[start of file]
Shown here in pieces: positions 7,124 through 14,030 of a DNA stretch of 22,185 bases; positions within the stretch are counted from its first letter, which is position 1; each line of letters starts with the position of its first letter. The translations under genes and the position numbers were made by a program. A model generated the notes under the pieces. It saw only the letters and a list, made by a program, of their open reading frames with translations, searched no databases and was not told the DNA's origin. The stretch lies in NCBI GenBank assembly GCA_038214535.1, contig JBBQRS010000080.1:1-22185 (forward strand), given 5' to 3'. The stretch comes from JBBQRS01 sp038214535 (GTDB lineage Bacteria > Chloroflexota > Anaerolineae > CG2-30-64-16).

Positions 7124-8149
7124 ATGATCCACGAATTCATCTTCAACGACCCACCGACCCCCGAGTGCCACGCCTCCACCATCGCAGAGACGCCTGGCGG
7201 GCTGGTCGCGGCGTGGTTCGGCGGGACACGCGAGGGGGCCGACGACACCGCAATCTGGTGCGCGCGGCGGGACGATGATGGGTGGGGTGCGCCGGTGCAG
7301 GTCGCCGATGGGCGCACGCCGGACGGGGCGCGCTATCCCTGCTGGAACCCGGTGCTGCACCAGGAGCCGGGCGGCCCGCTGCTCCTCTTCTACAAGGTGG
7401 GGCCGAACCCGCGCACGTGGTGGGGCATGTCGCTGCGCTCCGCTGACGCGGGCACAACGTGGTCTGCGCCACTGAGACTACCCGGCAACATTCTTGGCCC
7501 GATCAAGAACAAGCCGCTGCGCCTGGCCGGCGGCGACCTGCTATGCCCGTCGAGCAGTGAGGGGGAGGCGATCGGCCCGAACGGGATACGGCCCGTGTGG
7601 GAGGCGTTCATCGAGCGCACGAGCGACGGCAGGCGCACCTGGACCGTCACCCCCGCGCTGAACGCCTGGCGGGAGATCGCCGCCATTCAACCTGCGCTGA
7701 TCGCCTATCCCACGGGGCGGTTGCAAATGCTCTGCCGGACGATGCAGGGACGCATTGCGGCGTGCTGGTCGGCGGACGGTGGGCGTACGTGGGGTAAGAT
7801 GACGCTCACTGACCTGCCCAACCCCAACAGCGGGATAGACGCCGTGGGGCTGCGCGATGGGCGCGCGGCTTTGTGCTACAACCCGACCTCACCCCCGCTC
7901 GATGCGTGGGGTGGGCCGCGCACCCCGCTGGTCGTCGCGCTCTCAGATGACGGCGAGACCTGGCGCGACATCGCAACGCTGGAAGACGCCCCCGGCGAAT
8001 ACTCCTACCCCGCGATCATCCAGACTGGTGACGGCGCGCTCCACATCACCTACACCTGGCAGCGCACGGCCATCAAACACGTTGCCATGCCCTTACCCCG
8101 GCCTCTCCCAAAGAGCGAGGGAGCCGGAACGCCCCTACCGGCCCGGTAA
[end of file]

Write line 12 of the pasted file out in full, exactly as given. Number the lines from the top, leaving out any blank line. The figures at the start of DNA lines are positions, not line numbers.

8001 ACTCCTACCCCGCGATCATCCAGACTGGTGACGGCGCGCTCCACATCACCTACACCTGGCAGCGCACGGCCATCAAACACGTTGCCATGCCCTTACCCCG